Prevent Blindness Urges Public to Stay Safe, Celebrate Independence Day Without Backyard Fireworks

Written on June 17, 2021

Organization with Mission to Preserve Sight Educates Public
on Dangers of Using Fireworks

Columbus, OH (June 16, 2021) – The Ohio Affiliate of Prevent Blindness, part of the nation’s oldest nonprofit eye health and safety organization, is dedicating the weeks leading up to the Fourth of July to helping educate the public on the dangers of fireworks. Fireworks seriously injure thousands of people every year, with some injuries even resulting in death.

Burns were reported to be the most common injury to hands, fingers, arms, and legs. However, contusions and lacerations were the most frequent injuries to eyes, which included foreign bodies in the eye.

Prevent Blindness will post messages on its various social media channels, as well as offer free shareable materials including fact sheets and social media graphics. Prevent Blindness has also issued its own Fireworks Position Statement.

Recently, the United States Consumer Product Safety Commission (CPSC) issued a report comparing product injury estimate data from March 2020 through September 2020, to the estimate data from March 2019 through September 2019. The report showed that emergency department visits for injuries involving fireworks increased significantly — by 56 percent, the highest percentage injury increase across all age groups of any product tracked during this time period.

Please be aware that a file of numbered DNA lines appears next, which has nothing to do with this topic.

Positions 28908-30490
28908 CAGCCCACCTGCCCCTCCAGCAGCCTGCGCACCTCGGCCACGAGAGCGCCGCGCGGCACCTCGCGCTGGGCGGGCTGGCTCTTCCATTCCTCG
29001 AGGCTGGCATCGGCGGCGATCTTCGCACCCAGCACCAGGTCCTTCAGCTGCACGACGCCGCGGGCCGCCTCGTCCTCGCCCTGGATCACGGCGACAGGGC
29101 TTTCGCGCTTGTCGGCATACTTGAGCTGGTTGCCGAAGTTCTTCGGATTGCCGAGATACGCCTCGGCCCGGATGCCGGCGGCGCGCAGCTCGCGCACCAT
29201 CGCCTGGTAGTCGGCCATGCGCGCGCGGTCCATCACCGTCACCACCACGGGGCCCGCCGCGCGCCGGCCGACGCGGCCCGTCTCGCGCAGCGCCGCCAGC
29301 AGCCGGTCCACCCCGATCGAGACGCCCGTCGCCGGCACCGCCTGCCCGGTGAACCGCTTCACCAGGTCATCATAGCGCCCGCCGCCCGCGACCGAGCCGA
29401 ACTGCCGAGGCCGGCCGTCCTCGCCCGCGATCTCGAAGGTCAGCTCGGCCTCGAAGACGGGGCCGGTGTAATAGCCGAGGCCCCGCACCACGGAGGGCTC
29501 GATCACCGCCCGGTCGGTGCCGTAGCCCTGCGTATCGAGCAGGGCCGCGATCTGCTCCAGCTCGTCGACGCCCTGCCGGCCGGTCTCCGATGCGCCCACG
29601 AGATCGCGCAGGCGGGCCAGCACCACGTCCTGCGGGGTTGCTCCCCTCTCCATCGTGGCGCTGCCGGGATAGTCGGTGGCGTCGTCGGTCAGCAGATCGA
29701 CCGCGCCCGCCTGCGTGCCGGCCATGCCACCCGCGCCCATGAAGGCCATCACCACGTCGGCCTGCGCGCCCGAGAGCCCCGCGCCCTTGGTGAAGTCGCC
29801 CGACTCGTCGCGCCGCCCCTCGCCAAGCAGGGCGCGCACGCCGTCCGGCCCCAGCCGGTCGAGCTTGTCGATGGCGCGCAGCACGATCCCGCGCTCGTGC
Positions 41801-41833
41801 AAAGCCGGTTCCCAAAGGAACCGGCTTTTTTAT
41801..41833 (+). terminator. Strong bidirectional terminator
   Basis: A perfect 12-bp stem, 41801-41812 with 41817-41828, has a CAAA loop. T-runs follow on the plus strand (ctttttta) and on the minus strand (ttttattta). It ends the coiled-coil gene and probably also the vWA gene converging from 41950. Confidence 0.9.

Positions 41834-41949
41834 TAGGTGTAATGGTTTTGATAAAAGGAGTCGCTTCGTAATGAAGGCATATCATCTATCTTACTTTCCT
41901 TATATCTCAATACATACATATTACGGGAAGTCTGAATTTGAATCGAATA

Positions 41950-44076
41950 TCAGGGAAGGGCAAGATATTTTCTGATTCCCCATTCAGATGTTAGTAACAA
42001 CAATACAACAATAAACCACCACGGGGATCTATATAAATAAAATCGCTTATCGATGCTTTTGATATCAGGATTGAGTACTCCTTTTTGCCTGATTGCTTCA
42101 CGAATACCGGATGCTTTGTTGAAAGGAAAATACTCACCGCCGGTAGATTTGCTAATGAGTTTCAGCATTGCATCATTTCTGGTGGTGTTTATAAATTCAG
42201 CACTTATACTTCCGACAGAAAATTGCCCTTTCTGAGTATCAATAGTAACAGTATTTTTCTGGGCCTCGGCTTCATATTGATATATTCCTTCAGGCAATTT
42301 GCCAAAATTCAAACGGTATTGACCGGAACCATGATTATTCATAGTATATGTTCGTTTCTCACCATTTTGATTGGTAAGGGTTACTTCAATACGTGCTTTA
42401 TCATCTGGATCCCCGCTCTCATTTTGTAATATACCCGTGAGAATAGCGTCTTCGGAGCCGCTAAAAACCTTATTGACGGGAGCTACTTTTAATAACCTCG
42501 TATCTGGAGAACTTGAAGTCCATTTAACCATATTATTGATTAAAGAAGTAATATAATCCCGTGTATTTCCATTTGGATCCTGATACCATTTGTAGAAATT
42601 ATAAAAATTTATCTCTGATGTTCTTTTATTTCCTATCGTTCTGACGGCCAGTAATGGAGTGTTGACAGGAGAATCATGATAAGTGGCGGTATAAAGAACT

The American Pyrotechnics Association lists Massachusetts as the only state with a ban on all consumer fireworks. Illinois, Ohio and Vermont allow only wire or wood stick sparklers and other novelty items. However, Senate Bill 113 in the state of Ohio is currently being pushed through, despite strong objections from a range of public health and safety groups including Prevent Blindness, Ohio Affiliate, to allow consumer discharge of fireworks after a decades-long ban. Consumers should be aware that many ordinances vary within each state and between different municipalities. A recent survey conducted of Prevent Blindness donors, volunteers and partner organizations revealed that 88% are against backyard fireworks.

“This Fourth of July holiday has special significance for many of us as the nation emerges from the many effects of the COVID-19 pandemic,” said Sherry Williams, president and CEO of Prevent Blindness, Ohio Affiliate. “We strongly encourage everyone to celebrate with their family, friends and neighbors safely and leave fireworks to the professionals.”

For more information on the dangers of fireworks, please call the Ohio Affiliate of Prevent Blindness at (800) 301-2020, or visit https://ohio.preventblindness.org/prevent-eye-injuries-from-fireworks/


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